Mark Barnes

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Mark Barnes

Mark Barnes is an American attorney serving as partner in the Ropes & Gray health care practice and advocate based in Boston. He was Director of Policy for the New York State Department of Health AIDS Institute, and Associate Commissioner for Medical and Legal Policy for the New York City Department of Health under the mayoralty of David Dinkins. He worked on the National Health Care Reform Task Force in the Clinton Administration. His work includes focus on the fields of research compliance, the ethics of clinical trials, and medical privacy. He is past President of the New York State Bar Association's Health Law Section.


Barnes is a native of Dadeville, Tallapoosa County, Alabama.[1] He is the son of Elaine Robinson and Mike Barnes, and his family has lived around Tallapoosa for generations. According to his family oral history, he is a direct descendant of Daniel Boone.[2] Barnes plans to retire to Dadeville, where he purchased family property.[3] He has been with his partner since 1983.

Barnes attended Bennington College. In 1984 Barnes graduated from Yale Law School with a juris doctor, and in 1991 he received his L.L.M. from Columbia University School of Law.

Legal career[edit]

In 1987 first-year Columbia students expressed appreciation of Barnes.

In 1988, as an associate professor of the Columbia Law School, Barnes founded the AIDS Law Clinic. He is a Lecturer at the Yale Medical School, where he teaches each Fall. He has also been an Adjunct Professor at a number of law schools, including NYU Law School, Brooklyn Law School, Cardozo Law School, and New York Law School. He has taught courses in the ethics and law of human subject research, healthcare law, public health, managed care law, occupational health and safety, and law and medicine.

AIDS Law Clinic[edit]

Barnes and Professor Deborah Greenberg at Columbia Law School founded the first legal clinic addressing the AIDS crisis, to allow law students to represent persons living with AIDS in anti-discrimination cases.[4] The program was funded in part by the U.S. Department of Education and received referrals from the New York City Commission on Human Rights and the State Division of Human Rights. The clinical education director at Columbia said of Barnes: "[He] is a leader in the field, and we're lucky to have him. He's highly knowledgeable, he's litigated on a precedented discrimination case, and he's sensitive to the AIDS crisis."[5]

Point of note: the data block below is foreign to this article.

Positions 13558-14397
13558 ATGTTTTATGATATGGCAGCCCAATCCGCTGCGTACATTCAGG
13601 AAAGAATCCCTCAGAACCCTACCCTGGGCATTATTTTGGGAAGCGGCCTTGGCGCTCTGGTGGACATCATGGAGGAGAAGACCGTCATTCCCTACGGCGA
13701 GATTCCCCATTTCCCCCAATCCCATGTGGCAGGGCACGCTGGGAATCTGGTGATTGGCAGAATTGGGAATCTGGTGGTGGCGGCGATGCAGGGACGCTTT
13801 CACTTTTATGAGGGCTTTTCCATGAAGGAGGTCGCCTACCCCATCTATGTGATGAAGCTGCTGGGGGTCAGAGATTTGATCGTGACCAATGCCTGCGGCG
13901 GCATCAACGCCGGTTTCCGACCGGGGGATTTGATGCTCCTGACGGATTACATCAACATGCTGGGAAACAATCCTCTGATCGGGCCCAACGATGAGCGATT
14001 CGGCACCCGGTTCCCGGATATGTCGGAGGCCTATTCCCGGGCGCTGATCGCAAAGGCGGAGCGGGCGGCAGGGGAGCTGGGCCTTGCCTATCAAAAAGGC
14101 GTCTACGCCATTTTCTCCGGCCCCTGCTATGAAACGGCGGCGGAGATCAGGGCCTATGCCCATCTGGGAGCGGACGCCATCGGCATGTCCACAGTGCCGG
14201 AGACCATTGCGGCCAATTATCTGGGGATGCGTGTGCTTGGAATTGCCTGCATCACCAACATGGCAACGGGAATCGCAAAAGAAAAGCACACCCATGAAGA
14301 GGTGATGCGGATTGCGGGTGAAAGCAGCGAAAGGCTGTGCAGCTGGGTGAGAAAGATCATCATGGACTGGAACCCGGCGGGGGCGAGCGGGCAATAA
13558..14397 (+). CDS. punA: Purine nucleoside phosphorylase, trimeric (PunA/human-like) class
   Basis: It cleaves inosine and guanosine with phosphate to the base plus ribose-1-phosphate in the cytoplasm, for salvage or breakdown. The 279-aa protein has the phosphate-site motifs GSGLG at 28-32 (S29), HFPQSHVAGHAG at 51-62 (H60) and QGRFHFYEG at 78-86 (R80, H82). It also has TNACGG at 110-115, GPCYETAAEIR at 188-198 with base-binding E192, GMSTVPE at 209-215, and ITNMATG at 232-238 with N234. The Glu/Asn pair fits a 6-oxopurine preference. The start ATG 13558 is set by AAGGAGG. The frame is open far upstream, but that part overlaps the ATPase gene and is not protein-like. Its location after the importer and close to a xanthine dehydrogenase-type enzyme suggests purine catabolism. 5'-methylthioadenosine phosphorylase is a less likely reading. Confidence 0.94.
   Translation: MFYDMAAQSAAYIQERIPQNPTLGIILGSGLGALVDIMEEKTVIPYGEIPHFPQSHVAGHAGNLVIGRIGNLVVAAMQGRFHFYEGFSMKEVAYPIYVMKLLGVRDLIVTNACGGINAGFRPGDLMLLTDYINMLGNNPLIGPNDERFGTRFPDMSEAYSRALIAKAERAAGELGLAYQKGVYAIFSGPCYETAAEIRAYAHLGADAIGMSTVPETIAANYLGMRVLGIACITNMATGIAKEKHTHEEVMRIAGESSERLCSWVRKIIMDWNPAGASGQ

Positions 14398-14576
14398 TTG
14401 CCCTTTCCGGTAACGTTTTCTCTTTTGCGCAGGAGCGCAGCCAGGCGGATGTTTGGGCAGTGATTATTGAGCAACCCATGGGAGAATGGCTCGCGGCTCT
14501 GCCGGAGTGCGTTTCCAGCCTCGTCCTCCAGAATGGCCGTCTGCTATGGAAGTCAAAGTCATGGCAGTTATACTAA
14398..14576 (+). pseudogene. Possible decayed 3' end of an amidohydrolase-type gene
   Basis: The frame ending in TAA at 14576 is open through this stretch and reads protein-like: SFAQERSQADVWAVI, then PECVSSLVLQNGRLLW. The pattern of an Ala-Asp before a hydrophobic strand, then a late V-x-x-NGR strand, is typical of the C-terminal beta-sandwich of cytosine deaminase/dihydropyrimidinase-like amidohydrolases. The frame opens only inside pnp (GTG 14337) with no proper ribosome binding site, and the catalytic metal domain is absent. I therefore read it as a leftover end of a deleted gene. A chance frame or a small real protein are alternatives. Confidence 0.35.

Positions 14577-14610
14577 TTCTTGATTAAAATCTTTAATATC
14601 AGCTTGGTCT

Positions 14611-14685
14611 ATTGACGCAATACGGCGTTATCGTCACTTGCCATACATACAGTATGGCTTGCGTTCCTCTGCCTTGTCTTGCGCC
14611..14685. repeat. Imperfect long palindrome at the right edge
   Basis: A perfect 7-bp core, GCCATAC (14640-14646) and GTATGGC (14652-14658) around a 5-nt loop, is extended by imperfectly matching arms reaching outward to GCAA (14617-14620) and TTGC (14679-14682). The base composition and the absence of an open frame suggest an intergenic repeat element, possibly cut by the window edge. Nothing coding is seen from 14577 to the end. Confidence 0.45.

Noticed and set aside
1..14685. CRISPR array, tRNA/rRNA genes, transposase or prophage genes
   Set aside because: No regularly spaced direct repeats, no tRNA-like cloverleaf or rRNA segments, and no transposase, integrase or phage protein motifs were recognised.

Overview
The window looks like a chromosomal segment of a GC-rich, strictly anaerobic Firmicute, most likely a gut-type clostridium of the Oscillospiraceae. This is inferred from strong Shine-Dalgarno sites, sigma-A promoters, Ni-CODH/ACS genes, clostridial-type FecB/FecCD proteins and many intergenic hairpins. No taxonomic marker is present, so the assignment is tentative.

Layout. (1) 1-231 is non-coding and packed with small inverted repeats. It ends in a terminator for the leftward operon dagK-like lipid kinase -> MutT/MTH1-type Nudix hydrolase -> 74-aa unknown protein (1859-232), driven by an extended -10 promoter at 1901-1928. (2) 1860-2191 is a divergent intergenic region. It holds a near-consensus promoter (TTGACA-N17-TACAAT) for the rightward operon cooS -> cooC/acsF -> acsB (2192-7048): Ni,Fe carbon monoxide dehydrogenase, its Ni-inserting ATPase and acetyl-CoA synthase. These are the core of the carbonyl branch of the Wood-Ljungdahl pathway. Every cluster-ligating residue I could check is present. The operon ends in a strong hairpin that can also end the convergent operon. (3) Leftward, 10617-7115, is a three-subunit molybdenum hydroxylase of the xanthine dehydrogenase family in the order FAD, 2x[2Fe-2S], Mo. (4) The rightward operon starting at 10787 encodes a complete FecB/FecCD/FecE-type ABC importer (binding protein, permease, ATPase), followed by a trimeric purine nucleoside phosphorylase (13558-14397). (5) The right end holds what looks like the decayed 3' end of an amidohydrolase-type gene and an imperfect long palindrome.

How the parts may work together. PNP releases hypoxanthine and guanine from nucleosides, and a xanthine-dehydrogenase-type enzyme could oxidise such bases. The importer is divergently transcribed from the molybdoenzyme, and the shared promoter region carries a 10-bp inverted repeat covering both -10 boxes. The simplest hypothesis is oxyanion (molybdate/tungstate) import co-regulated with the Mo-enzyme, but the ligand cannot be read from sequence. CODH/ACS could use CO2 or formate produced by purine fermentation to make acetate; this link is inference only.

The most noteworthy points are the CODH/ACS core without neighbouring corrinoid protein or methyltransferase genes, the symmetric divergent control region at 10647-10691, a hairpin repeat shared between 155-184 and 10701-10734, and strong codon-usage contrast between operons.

The clinic was praised by public health officials and by students as hands-on experience, but the school did not commit to continue it. When it did not renew Barnes' contract, students protested, and the issue was covered in the press. On April 12, 1989, 200 students protested Columbia Law School's attempts to close the "school's successful and much praised 'AIDS' legal clinic."[6] They held a sit-in at the law school building to demand the faculty committee renew Barnes's contract for another year. "We thought one of the reasons for him not being reappointed is the lack of support for the clinic by the university," said Maya Wiley, 3L and protest organizer.[7] Dean Barbara Black said the school supported the clinic, but declined to say why Barnes was not offered another one-year contract. Wiley said, "In all of our conversations with the powers-that-be at this school, it's been very clear to us that the clinic is in jeopardy and that there is a prevailing attitude among the powers-that-be opposed to the clinical approach." Student Matt Levine said: "We do care about Mark Barnes because he has run the clinic extremely well. But the core issue is the continuation of the AIDS clinic."

On April 19, co-founder Deborah Green announced the school would keep the clinic open.[8] On June 28, 1989, the Columbia Spectator reported that Barnes was reappointed and promoted from Clinic Advisor to the Assistant Clinical Professor of Law by the faculty.[9] "I'm gratified that the clinic will continue for an additional semester, but the challenge for the Law School is going to be the continuation of the clinic after the fall semester," said Barnes.

Public service[edit]